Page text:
Alstom is delivering Hydrogen-fuelled intercity Coradia trains to Lower Saxony.
The locomotive and motor engine were manufactured in France whilst the Hydrogen cell was made in Germany.
In terms of fuel supply, Hydrogen is generated by electrolysis and the energy used to power this reaction is tapped from wind power.
Functionally-speaking, energy is generated by converting H2 gas to electricity using reverse electrolysis - an old technology discovered back in the 19th century.
A single H2 fill-up drives the engine with an autonomy of 1,000 km plus the possibility of peaking up to 140 km/h. This is a direct alternative to diesel trains, the motor engine itself is electric, hence quiet, and overhead lines are history.
H2 is stored in a highly pressurized state and withheld inside reservoirs bearing high tensile strength, still I ponder on the event of an accident given its extremely exothermic nature.
Anyway, I often hear people arguing over job losses through delocalized assembly lines or trivial companies moving to Calgary or Toronto and always thought Montreal (besides France and Germany BTW, coz I deeply love these 2 cultures ) had all what it takes to unleash innovative industries that would disrupt traditional transport and energy markets (kind like the way Apple's smartphones relegated Nokia's mobile technology to oblivion). Quebec has top universities that lead research in the Physical Sciences, lots of natural resources and genuine reasons to curb climate change. One could imagine developing shuttles that use hydrogen cells to transit people from one bank of the Saint Laurent to another. La Rochelle already has one such gizmo and Marseille has been using a solar-powered equivalent to move people around the Vieux-Port.
Une petite révolution dans le monde des transports
Source: Radio France, 11/11/2017
My newest video, featuring tourists trying smoked meat at Schwartz's for the first time. It's one of my favourite places in town, so I'm glad I was able to find enough footage to make it work. There's definitely some great reactions in here!
I was also able to include a really cute moment with Céline Dion asking about the secret recipe.
I'm going to try and make at least one MTL-specific video a month and post it on my channel. Please Share if you like it!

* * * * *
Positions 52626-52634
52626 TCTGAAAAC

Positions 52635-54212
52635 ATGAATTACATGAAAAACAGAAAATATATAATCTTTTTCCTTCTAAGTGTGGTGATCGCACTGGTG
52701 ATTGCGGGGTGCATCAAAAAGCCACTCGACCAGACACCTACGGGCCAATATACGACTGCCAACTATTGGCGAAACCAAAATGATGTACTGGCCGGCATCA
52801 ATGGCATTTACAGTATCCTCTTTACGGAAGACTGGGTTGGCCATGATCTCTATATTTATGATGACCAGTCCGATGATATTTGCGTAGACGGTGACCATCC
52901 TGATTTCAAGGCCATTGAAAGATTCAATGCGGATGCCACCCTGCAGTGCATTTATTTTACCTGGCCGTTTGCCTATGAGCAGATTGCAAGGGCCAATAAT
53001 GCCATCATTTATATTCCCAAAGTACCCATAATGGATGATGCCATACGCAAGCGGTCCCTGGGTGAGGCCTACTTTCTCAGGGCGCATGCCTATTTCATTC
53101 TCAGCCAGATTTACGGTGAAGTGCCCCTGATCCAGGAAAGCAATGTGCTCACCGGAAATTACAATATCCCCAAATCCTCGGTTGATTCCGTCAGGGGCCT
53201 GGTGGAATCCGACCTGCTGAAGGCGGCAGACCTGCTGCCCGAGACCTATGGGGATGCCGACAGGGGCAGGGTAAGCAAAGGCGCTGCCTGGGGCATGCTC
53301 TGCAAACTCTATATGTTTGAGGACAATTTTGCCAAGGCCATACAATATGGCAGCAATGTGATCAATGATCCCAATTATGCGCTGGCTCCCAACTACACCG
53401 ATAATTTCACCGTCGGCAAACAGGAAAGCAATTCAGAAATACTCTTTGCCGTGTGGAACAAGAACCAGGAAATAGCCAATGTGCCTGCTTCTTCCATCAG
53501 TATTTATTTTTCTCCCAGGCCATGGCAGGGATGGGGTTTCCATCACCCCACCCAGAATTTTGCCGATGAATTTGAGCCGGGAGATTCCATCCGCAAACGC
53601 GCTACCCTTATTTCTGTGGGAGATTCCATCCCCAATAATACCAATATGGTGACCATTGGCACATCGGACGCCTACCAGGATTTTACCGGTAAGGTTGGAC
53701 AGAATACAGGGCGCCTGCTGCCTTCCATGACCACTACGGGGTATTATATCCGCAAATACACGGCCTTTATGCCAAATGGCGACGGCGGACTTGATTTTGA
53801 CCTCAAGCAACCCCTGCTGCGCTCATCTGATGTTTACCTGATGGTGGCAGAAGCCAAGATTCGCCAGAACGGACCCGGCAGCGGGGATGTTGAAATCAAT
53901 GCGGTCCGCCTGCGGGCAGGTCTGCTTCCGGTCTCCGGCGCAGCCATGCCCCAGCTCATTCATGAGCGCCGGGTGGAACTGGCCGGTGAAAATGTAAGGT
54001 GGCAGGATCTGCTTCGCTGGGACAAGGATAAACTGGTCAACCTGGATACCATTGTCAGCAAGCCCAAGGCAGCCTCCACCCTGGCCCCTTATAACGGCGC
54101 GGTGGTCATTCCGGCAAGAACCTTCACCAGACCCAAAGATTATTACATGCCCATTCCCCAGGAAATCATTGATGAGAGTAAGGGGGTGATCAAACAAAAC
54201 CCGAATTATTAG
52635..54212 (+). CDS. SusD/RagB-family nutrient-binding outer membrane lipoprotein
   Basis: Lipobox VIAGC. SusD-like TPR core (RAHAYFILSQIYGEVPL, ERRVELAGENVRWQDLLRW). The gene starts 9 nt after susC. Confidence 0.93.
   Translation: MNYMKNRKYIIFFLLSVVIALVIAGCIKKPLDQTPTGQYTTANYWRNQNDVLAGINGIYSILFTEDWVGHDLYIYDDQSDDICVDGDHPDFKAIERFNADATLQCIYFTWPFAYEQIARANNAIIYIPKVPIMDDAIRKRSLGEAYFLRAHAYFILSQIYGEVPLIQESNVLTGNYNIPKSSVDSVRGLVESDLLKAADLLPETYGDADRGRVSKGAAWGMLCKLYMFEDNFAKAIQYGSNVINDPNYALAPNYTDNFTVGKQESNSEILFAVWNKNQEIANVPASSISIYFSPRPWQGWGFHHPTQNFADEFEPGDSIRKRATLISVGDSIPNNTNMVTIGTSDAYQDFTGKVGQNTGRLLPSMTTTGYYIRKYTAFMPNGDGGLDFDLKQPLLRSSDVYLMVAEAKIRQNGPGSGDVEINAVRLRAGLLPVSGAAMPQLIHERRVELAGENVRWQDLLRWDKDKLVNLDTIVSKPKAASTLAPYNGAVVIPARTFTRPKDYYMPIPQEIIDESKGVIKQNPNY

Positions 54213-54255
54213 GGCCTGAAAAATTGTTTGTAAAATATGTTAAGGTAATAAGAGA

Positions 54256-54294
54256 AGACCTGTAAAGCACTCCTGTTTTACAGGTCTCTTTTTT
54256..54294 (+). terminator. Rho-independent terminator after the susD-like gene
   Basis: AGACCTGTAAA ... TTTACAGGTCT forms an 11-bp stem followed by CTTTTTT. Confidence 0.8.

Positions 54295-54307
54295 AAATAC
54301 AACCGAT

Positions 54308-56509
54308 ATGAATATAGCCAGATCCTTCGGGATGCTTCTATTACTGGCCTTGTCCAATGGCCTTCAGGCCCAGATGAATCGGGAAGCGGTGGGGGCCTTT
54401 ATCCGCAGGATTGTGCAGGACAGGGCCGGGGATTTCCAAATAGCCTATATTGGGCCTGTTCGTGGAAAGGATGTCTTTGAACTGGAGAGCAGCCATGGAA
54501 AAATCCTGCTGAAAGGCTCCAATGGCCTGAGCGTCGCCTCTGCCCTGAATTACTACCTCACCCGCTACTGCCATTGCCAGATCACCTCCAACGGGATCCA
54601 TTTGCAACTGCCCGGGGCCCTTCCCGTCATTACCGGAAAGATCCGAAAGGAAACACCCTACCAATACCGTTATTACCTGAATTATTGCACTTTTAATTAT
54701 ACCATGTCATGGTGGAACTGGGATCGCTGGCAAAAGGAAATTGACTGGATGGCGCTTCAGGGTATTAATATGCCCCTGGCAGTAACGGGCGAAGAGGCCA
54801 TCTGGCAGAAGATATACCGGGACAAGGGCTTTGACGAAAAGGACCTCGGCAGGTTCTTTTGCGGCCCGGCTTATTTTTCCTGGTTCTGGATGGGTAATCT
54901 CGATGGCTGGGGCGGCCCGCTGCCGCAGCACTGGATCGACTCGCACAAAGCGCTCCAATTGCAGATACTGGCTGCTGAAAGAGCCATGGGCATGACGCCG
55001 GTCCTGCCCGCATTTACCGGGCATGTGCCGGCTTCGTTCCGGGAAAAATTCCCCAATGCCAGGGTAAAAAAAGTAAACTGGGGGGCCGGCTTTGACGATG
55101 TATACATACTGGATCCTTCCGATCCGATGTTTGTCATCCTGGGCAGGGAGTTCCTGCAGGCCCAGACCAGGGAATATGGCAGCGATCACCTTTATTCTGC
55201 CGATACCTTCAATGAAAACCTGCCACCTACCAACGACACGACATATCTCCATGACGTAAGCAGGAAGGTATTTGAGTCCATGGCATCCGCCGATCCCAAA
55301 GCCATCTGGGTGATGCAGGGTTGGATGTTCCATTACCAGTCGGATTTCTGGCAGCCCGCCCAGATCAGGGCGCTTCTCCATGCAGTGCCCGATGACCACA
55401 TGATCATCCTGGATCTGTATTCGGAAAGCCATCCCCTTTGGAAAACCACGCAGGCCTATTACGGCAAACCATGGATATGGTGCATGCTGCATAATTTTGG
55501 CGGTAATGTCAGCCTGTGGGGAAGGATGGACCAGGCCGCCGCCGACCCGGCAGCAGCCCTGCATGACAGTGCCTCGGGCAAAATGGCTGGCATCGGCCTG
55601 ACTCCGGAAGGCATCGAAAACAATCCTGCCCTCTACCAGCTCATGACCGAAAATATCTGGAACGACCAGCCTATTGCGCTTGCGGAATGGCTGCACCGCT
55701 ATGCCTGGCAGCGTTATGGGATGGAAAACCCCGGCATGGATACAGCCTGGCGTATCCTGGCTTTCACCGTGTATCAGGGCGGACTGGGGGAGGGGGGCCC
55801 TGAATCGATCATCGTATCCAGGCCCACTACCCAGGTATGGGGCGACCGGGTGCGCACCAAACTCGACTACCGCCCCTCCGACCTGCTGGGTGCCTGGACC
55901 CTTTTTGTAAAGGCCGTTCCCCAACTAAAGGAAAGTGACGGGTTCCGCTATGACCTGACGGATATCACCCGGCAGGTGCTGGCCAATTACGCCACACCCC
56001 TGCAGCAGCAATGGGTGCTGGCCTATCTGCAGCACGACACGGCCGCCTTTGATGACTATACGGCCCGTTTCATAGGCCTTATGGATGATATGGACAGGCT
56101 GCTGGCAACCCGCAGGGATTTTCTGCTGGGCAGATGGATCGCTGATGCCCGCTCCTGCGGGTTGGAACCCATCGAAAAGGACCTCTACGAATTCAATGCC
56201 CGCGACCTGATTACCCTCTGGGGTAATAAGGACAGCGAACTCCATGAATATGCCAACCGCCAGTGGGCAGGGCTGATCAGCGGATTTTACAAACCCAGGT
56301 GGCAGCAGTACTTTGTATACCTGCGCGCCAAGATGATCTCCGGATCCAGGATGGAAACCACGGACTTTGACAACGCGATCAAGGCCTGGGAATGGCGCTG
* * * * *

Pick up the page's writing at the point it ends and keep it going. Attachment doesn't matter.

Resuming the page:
If you have any ideas on what my next video should be about, or you would like to direct me to a video you stumbled upon, let me know! Thanks everyone.
STM plans to build solar-powered bus shelters
Panels could be used to power lighting * and illuminate revenue-producing ads
By Monique Beaudin, The GazetteFebruary 2, 2009
Montreal’s public-transit agency is planning to spend $14.4 million to buy 400 new bus shelters – some of which would use solar panels to provide electricity.
The new shelters need an energy source to allow the Société de transport de Montréal to use new tools to provide customer service and advertising.
In some cases the shelters would be powered by solar energy, in others the shelters would be linked into a local source of electricity.
Several other cities – including London, Vancouver and Toronto – already have bus shelters that use solar panels to charge batteries that power their lighting systems. Blainville, north of Mont-real, put up four such shelters in October and plans to replace all its bus shelters with solar-powered ones by 2010, said spokesperson Yves Meunier.
Blainville’s plan was to make their bus shelters self-financing, by using revenue generated from selling advertising in the shelters. For that they needed an energy source to illuminate the ads.
“People selling advertising want the ads to be visible for a certain number of hours every day, especially during the winter,” Meunier said.
Blainville’s bus shelters – which cost about $30,000 each – were designed and built by a local firm, Meunier said. The city will recycle the old shelters by selling them to other municipalities, he added.
The STM also expects that by selling ad space in its new shelters they’ll pay for themselves over a 10-year period.
While the STM has already tested several different kinds of solar-powered bus shelters, spokesperson Isabelle Tremblay said the agency hasn’t chosen a specific bus shelter model to buy yet.
The transit agency is still waiting for the results of a bus-shelter design contest announced by Montreal Mayor Gérald Tremblay last September.
Tremblay called on the city’s designers to come up with new ideas for five things – the Champs de Mars métro station, the eastern wall of the courthouse, bus shelters, taxis and temporary festival furniture.
Design Montreal has not yet launched the contest, spokesperson Stéphanie Jecrois said yesterday.
The agency is still meeting with its partners to determine how the contest will work, but she said the contest details should be announced with a few weeks. The contest will be held in 2009, she said.
Meanwhile, at the STM, Tremblay said the agency will only go to tender for new bus shelters after the Design Montreal contest wraps up.
The STM now has 2,977 bus shelters, serving about one-third of its bus stops. It would like to install 100 new bus shelters over the next two years, and 100 more each year from 2011 to 2013.
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